This volume contains autobiographical sketches composed by John Alston of Glasgow, Scotland, for his children in 1789 and 1811. A descendant later used the volume to record genealogical information about three additional generations of the Alston family.
Language: The material is in English Repository: William L. Clements Library, University of Michigan
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John Alston Autobiography, William L. Clements Library, The University of Michigan
John Alston was born in Scotland on November 10, 1743, the son of George and Isabella Alston. After attending grammar school in Lanark, he moved to Glasgow, where he was an apprentice in a warehouse. In 1759, he sailed to North America, and he lived in Maryland and Virginia until returning to Scotland in 1768. He formed a business partnership with his uncle, also named John Alston, and invested in North American trade before the American Revolution. On June 11, 1772, he married Patrick Craigie ("Patie") of Edinburgh, Scotland (1744-1786). Their children were Anne Hay (b. October 9, 1773), George (May 4, 1775-August 1850), Isabella (b. January 16, 1777), Robert Douglas (October 2, 1778-December 15, 1846), John Thomas (b. April 26, 1780), and Patrick Craigie (May 21, 1782-November 4, 1782). John Alston died on October 31, 1818.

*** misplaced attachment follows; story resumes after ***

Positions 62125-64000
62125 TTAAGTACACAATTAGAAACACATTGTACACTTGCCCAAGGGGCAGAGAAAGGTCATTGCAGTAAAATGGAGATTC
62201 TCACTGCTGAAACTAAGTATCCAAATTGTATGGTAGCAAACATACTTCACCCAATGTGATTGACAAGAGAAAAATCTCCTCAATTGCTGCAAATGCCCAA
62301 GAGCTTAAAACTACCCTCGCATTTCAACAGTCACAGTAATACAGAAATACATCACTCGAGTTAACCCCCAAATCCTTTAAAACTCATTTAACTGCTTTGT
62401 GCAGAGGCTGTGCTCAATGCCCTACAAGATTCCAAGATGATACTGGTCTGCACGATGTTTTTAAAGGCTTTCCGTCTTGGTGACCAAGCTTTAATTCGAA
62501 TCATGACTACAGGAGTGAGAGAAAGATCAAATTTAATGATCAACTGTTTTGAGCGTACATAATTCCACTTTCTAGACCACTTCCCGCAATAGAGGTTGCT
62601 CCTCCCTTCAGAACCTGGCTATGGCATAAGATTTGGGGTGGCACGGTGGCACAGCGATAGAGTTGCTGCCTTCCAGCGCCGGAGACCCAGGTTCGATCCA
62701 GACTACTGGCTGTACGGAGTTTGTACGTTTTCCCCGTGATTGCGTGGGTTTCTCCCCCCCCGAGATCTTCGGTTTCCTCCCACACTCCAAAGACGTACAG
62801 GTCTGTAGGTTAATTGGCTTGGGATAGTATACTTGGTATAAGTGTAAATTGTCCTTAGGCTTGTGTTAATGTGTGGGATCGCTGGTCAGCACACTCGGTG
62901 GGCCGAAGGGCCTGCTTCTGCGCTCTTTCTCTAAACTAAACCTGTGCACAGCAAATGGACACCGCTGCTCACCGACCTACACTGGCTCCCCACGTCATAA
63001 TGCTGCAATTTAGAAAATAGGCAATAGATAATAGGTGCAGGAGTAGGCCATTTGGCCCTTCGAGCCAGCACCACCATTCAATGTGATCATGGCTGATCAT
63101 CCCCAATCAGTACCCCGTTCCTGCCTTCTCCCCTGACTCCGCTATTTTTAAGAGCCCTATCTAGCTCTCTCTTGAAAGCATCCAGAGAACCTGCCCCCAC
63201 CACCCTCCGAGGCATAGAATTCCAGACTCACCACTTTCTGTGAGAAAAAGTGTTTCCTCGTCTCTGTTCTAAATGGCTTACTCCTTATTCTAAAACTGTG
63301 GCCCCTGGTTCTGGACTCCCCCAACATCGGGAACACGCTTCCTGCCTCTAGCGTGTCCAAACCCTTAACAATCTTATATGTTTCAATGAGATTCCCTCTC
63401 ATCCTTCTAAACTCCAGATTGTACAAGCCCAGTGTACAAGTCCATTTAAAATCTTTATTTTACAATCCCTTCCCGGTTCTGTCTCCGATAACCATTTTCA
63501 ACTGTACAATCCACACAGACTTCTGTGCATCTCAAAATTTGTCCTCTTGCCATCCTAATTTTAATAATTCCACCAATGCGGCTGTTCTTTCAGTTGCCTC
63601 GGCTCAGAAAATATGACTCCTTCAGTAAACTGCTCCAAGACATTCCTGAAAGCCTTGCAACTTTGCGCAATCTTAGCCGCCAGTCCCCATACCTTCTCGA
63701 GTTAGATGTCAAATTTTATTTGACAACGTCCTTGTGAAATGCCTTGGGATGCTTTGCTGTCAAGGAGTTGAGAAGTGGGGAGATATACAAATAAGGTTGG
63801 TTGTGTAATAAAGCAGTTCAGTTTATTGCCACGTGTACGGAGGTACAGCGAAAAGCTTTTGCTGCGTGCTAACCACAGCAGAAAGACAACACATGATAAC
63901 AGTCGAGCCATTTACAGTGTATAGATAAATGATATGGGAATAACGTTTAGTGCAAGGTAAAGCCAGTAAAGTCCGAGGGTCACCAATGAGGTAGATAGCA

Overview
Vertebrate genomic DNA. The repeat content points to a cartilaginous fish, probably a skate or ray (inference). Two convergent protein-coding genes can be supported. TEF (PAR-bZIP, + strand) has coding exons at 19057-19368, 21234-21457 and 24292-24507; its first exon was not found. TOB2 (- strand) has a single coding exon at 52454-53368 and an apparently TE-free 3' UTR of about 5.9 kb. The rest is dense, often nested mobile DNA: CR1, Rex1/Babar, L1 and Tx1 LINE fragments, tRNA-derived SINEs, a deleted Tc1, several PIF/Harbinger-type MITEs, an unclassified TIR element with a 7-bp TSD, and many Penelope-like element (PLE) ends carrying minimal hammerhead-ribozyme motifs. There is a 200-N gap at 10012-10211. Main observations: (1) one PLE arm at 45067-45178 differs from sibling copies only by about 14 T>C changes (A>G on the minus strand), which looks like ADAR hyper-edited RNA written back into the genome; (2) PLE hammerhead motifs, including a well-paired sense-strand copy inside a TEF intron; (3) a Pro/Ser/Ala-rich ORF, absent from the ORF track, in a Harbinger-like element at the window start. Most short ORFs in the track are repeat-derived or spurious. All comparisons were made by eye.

This volume contains autobiographical sketches that John Alston of Glasgow, Scotland, composed for his children in 1789 (25 pages) and 1811 (5 pages). A descendant later used the volume to record genealogical information about three additional generations of the Alston family (6 pages).
Alston wrote a brief preface to his autobiography, which he signed "John Alston, Junr." The following 25 pages concern his life until 1789, with a focus on his early life and family. He wrote about his failed trip to North America in early 1759 and his journey through Spain after his ship, the Rebecca , was seized by a French privateer and subsequently stranded on the Spanish coast. Alston made his way back home and successfully sailed to Maryland later that year. When remembering his time in North America, he felt guilty about his perceived self-indulgence, and he vowed to prevent his children from leaving home until the age of 20 or 21. After recording his marriage to Patrick Craigie ("Patie") in 1772, he listed the names and birthdates of their children, including one who died after a smallpox inoculation (pp. 7-9). Alston later commented on the effect that the deaths of his wife and parents had on him, and he also discussed the dispersion of his father's estate. The second part of his autobiography, which he added on January 1, 1811, primarily pertains to his family history and genealogy. Genealogical notes concern John Alston's descendants to the generation of his great-grandchildren.